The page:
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Proof check: If $X$ is a topological space with more than 2 points and $f$ is a one to one function to $\mathbb{R}$, then $ \exists x \in X$ s.t. $X \setminus \{x\}$ is disconnected.

Proof: $X$ has at least 3 points, $x_1, x_2, x_3$ that map to $y_1 < y_2 < y_3$. Assume that $X \setminus \{x_2\}$ is connected and therefore path connected. Therefore there exists $\gamma(t): [0,1] \to \mathbb{R}$, $\gamma(0) = x_1,\gamma(1) = x_3$. Define $g:= f \circ \gamma$ a continous function in $\mathbb{R}$, therefore there exists $x$ s.t. $\gamma (t) = x, f(x) = y_2$, which is of course a contradiction to $f$ being one to one.

I'm pretty sure this proof is correct (is it?) but it seems like there has to be a simpler way of proving this, perhaps only by using connectedness and not path connectedness. Is there?

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    $\begingroup$ You should state that $f$ is continuous. $\endgroup$ – J.-E. Pin Sep 17 '15 at 8:36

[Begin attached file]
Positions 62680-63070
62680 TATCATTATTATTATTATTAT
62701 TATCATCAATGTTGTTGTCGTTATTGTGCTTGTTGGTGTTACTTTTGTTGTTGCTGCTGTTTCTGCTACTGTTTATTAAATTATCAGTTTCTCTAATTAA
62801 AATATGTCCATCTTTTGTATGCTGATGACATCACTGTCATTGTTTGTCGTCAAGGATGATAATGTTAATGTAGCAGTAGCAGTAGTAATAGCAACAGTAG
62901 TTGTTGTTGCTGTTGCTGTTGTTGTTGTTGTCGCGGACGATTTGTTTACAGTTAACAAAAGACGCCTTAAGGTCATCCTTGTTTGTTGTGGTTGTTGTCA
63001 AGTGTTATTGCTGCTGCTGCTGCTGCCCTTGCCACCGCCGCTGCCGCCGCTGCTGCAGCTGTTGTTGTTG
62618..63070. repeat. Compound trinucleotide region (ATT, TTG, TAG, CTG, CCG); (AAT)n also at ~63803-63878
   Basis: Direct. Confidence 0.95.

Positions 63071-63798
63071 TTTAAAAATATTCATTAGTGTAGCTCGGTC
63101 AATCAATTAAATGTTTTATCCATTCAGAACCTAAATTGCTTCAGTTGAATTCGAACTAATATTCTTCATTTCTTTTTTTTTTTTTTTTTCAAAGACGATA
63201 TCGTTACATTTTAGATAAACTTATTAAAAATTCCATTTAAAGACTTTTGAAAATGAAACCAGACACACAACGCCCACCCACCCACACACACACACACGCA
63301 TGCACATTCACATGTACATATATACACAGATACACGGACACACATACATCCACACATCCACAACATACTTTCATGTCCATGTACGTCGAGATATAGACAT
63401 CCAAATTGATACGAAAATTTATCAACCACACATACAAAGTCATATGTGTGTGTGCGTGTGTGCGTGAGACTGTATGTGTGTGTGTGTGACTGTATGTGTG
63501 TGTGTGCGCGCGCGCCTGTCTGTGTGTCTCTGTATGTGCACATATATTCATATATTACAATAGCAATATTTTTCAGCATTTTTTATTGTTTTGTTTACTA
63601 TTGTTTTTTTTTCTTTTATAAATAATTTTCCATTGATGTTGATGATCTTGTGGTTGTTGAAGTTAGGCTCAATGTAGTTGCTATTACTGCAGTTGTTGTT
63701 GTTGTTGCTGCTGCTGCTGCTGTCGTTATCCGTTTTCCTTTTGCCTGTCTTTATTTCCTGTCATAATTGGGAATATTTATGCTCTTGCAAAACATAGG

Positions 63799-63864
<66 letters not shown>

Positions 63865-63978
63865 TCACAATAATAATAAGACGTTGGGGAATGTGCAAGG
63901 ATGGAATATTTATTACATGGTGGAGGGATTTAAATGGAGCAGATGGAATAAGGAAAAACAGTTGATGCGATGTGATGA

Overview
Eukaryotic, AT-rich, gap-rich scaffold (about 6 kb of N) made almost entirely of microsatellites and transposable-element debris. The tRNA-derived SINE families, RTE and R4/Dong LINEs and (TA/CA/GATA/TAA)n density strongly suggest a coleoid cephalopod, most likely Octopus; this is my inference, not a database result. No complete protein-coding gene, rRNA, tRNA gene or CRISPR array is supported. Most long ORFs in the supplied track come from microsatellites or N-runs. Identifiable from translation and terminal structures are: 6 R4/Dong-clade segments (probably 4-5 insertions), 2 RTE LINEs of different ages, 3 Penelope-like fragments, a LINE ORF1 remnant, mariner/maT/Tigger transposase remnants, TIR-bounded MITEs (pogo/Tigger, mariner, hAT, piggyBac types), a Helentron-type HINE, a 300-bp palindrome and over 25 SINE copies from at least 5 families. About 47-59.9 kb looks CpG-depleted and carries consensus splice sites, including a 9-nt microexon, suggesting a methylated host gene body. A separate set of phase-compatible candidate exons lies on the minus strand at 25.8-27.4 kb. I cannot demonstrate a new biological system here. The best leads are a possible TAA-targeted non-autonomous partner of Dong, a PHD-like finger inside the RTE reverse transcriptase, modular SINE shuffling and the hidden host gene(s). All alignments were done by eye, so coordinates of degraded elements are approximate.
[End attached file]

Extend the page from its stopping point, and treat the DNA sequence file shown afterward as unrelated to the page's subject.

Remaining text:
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    $\begingroup$ connectedness does not imply path-connectedness. $\endgroup$ – drhab Sep 17 '15 at 8:39
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Your proof is not correct:

Your first mistake (and most important one) is:

Assume that $X\setminus \{x_2\}$ is connected and therefore path connected.

False. There exist connected spaces that are not path connected. The implication works the other way around.

Second mistake:

Therefore there exists $\gamma(t):[0,1]\to\mathbb R$, $\gamma(0)=x_0,\gamma(1)=x_3$.

Since $\gamma$ maps to $\mathbb R$ and $x_0$ is an element of $X$, this makes no sense.

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Hints:

  • If $f:X\rightarrow Y$ is continuous and $Y$ is not connected then $X$ is not connected.

  • If moreover $f$ is injective then the function $g:X-\{x_0\}\rightarrow Y-\{f(x_0)\}$ prescribed by $x\mapsto f(x)$ is well-defined and continuous.

  • If $y_0\in\mathbb R$ then $\mathbb R-\{y_0\}$ is not connected.

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